By Oswald Sobrino, J.D.; M.A. (Econ.); M.A. (Theo.); M.L. (Master of Latin), doctoral student, University of Florida.

Wednesday, March 6, 2013

Another Exhausted Project: Catholic Neo-Conservatism

Stock Market Fortune Cookie
Stock Market Fortune Cookie (Photo credit: bransorem)
Back in 1999, Cardinal George of Chicago famously stated that "Liberal Catholicism was an exhausted project" (see link). Well, there is another exhausted project: Catholic Neo-Conservatism.

What is this "Catholic" version of neo-conservatism? You can probably best define it by its faces, past and present, in the media: the late Fr. John Neuhaus of First Things and lay theologian George Weigel (see link). Neo-conservatism is exhausted as a Catholic project because, as Cardinal George said about liberal Catholicism, it no longer gives life. Why is that? Many answers could be given. In my opinion, this one stands out: a fundamental misreading of the Gospel with the result that the capitalist market economy is viewed as central to human flourishing.

A vigorous, life-giving Catholicism never associates itself with either left-wing or right-wing ideology. The neo-conservatives made the fundamental error of doing just that with the right-wing. The Gospel is too subversive to ever be so closely aligned with human political ideologies of any stripe. The result of this misreading of the Gospel is a misreading of events and of the signs of the times.

The biggest example of that misreading was the uncritical embrace for years of the extremely conservative Legionaries of Christ run by its sociopathic founder. You can imagine the howls of self-righteous indignation if that disaster could have been pinned on liberal Catholics. Even today, the misreading of the signs of the times continues. In a recent interview, Weigel as an NBC "Vatican analyst" focused on curial (read: Vatican bureaucratic) reform as central to the next pope. Oh, really? See my other recent post quoting a Nigerian cardinal who puts this nonsense to rest (link). The next pope must project the Gospel, not be immersed in bureaucracy. Others should and can do that.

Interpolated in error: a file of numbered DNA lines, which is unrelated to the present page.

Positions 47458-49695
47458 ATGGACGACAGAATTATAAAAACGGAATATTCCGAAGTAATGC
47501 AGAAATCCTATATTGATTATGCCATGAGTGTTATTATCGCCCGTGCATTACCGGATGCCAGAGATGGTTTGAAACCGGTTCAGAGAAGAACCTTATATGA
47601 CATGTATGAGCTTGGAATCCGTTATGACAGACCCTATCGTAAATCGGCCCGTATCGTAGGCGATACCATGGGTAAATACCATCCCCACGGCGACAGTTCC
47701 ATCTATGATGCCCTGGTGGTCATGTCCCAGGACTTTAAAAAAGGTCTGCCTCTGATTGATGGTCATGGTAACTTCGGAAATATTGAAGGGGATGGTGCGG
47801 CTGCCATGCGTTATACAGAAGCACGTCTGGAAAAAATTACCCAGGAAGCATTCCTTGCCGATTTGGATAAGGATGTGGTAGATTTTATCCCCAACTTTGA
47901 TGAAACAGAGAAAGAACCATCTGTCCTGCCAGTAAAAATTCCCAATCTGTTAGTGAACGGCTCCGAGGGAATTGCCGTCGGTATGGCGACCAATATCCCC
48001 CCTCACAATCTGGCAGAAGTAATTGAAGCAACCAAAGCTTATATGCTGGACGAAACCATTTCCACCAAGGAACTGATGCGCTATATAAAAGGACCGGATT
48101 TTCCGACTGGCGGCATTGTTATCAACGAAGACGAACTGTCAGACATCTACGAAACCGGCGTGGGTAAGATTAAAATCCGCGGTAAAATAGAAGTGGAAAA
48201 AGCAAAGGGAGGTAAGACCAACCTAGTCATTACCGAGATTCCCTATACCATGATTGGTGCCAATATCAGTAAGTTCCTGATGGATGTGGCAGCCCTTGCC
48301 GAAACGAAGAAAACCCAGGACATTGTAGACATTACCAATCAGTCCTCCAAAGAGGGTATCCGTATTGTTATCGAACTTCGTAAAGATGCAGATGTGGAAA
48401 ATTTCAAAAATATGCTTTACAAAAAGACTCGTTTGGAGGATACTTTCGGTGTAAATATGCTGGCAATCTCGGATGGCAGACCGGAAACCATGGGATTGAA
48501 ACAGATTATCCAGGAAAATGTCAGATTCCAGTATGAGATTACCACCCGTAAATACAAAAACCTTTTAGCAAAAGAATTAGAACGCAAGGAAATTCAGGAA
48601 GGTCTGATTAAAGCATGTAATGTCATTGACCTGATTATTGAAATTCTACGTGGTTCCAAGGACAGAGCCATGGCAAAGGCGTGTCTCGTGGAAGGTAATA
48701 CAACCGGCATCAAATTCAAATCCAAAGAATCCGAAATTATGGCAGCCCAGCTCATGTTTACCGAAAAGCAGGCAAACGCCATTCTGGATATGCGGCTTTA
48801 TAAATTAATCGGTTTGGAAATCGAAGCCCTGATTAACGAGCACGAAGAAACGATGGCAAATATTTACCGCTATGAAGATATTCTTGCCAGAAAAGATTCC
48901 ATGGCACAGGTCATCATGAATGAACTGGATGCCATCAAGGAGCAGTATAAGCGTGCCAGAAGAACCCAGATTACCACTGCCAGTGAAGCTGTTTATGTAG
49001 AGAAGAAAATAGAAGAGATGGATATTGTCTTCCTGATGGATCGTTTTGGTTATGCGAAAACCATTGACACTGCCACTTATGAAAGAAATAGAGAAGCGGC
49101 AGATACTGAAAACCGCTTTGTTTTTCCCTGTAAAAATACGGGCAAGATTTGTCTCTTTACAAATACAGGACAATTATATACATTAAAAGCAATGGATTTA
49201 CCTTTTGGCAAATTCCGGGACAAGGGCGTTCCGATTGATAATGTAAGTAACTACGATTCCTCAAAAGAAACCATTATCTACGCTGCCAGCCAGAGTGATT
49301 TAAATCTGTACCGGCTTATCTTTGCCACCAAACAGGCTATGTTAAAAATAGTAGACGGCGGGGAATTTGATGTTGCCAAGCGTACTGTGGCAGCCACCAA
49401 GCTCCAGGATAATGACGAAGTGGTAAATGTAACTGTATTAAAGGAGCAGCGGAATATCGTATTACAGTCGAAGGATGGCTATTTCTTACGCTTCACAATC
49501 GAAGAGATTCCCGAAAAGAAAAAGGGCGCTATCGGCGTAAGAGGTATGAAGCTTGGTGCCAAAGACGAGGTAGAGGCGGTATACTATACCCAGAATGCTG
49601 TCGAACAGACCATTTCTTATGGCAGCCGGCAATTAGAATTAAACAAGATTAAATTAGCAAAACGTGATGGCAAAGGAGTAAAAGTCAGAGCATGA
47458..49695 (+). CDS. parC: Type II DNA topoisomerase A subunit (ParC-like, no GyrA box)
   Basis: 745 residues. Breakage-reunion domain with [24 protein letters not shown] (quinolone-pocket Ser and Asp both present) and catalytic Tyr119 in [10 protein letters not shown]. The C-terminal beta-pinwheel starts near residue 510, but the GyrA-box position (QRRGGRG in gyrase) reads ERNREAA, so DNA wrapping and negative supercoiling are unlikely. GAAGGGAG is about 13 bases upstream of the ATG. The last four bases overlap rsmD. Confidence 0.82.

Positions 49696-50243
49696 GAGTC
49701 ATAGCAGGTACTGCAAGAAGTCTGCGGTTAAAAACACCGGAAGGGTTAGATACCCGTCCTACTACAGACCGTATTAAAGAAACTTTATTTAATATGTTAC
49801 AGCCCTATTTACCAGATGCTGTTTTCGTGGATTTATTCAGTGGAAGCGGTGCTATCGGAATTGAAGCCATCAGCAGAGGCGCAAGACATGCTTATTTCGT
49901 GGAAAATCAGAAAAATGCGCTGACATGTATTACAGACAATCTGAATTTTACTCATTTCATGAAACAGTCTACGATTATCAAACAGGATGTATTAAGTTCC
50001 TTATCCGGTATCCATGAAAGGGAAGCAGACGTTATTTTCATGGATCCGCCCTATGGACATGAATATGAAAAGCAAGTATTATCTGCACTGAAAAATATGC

Another trait of the Catholic variety of neo-conservativism in the U.S. is its own updated version of the "ugly American" who will lecture the world. The Catholic Church in the U.S. is in no position to lecture the rest of the universal Church about anything. A humble approach is the right approach, not soft-pedaling woeful mismanagement on our own shores.

The lesson is old, but we fail to apply it in every cycle and generation: no human political project of any stripe comes even close to the life-giving power of the Gospel. True piety means not skirting those political boundaries.

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